Everything that's happening right now is moving so fast. So we're also just mindful of, by the time that this episode comes out, you know, the world may have changed even further. So this isn't health advice, it's not financial advice. We're just having a real chat about some of the problems that we're facing, we're seeing other people in the world facing, and yeah, we just hope that it'll be helpful for you guys.
Yeah, totally. And I guess, you know, we do, Sally and I, work, you know, for Finder and we have a ridiculous amount of experts who are across so many of the areas that are really being affected at the moment. So like as Sal said, you know, this isn't specific financial advice, but, you know, I'm hoping we've got a good read on what's going on out there, in terms of the jobs we do, we're across a lot of the changes and things that are happening. So we're hoping this episode we'll be able to help you make a few extra little wiser decisions or at least have a think about some of the things that are going on for you at the moment.
This episode of Pocket Money is presented by bundll. bundll lets you buy now pay later everywhere Mastercard is accepted. So from clothes to groceries and fuel to coffee, you'll have two weeks to pay, interest free. Head to bundll.com.au – that's bundll.com.au – to learn more.
You know, we're in a very changeable financial climate at the moment. We want to look at how that's all going, but also just focus down on what really is an evergreen topic, which is, what's happening with your personal finances? Where can you make some savings? Where can you, you know, optimise where you're spending or improve the bang you're getting for your buck? Obviously with the lens of what's going on at the moment with the current financial crisis, but this is still good advice, which is evergreen. So I guess what we wanted to first look at is our personal finances, and in terms of, what are we doing in terms of Australia? At Finder, we do a lot of research with everyday Australians to find out where they're spending their money, where they're not spending their money and where they think they could do better. So originally, when we looked at this episode, we were going to talk about some of the biggest money wastes, and this was just from February 2020, which, I don't know about you, Sal, feels like a really long time ago.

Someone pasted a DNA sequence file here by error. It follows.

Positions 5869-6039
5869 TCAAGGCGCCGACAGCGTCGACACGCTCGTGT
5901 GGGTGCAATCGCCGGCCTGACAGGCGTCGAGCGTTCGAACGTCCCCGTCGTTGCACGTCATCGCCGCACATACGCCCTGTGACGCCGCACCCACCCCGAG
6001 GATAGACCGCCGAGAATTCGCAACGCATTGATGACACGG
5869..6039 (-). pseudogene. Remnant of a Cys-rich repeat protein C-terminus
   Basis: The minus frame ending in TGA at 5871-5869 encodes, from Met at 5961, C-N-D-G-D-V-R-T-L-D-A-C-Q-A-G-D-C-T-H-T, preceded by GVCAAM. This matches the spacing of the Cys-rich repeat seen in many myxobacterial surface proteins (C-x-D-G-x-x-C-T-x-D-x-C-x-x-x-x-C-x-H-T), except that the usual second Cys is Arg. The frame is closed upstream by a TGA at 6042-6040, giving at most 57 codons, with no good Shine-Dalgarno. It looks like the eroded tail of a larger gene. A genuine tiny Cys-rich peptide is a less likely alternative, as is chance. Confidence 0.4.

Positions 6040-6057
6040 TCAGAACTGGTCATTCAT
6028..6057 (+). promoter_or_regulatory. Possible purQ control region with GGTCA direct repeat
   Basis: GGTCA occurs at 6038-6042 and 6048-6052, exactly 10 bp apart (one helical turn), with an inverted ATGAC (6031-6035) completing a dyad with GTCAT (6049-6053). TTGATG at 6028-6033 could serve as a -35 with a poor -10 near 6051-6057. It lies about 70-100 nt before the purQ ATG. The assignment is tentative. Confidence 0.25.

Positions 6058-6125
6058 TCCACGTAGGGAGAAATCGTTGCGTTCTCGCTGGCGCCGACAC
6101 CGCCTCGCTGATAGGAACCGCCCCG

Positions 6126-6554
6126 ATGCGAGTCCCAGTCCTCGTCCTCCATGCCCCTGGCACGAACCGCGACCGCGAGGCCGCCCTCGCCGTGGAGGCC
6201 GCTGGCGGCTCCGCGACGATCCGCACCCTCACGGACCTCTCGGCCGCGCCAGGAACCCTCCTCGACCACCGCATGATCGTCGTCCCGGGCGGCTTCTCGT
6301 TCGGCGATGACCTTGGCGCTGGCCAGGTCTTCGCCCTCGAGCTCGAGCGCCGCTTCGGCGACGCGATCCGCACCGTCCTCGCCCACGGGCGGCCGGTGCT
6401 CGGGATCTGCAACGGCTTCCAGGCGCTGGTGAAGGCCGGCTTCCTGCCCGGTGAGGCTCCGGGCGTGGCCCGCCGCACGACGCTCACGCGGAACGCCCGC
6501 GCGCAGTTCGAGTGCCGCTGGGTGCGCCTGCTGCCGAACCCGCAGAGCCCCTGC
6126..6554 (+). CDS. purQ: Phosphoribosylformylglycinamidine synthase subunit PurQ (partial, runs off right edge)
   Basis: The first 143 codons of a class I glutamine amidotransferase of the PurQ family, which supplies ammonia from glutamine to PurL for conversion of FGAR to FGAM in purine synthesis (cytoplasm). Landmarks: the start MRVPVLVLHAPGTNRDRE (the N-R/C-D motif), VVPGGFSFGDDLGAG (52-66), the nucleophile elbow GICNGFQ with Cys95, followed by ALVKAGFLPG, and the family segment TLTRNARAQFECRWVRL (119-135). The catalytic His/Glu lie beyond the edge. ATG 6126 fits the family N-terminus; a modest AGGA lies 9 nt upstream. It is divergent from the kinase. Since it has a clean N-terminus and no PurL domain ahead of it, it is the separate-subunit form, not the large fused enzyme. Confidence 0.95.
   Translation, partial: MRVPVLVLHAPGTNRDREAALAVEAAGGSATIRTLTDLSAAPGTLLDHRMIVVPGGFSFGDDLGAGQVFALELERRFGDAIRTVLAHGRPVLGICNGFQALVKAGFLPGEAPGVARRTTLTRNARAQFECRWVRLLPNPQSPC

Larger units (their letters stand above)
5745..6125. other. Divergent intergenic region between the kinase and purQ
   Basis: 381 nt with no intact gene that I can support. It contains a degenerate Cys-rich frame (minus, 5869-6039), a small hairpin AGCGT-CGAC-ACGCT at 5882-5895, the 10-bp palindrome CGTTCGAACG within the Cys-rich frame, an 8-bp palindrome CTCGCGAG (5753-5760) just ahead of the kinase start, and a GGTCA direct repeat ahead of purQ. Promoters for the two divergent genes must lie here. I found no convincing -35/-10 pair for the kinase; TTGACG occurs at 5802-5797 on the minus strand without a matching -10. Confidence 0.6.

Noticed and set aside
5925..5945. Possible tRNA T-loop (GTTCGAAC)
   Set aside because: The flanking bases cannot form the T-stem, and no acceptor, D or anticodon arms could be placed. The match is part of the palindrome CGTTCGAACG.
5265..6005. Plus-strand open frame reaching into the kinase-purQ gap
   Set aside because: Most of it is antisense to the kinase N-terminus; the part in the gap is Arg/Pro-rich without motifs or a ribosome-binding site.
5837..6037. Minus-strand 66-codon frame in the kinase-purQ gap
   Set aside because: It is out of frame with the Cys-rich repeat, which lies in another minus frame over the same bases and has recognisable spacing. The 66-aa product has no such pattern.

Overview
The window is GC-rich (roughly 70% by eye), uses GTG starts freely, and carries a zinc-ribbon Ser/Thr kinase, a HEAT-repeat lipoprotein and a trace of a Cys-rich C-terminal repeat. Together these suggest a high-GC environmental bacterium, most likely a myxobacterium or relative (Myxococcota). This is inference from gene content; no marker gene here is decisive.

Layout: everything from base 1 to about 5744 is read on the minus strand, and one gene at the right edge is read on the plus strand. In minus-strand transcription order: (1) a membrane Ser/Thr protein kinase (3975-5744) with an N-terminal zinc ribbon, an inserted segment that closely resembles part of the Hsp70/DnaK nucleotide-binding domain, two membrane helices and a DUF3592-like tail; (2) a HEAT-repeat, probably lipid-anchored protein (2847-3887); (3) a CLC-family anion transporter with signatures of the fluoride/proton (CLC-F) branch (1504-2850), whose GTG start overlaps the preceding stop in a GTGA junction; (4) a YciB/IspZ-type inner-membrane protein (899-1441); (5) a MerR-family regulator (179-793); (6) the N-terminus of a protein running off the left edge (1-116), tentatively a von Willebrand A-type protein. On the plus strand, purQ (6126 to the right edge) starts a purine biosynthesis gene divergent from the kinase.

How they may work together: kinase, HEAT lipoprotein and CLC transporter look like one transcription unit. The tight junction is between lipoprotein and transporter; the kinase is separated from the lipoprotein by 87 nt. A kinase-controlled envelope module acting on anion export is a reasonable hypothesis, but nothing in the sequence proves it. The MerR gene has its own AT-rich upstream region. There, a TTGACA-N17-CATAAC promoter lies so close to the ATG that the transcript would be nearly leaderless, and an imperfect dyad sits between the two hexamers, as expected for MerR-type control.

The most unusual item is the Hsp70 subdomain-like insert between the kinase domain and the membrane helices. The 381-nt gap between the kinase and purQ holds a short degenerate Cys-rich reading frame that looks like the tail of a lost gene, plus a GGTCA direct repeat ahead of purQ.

Oh, yeah, that was decades ago now for me.
Two weeks or two decades ago, but back then, in those wonderful times, some of the biggest money wastes identified by our nationally representative survey was, for men it was gambling. 19% of Australian men said that. Electronics was 12%, which is interesting. Probably right now some of those are really coming in handy. I know plenty of households are scrambling to buy a little extra tech at the moment. Another money waste people put on there was travel, which was 9%, closely followed by jewellery at 7%. You can never have too much jewellery, right, Sally?
Well, I mean, I know that's what I'll be trying to hock first when just all the currencies go under and you know, we're all living in like a Mad Max society. So, you know, why not?
Adult entertainment, 7%. I'm raising an eyebrow because I'm not sure what definitions of that are.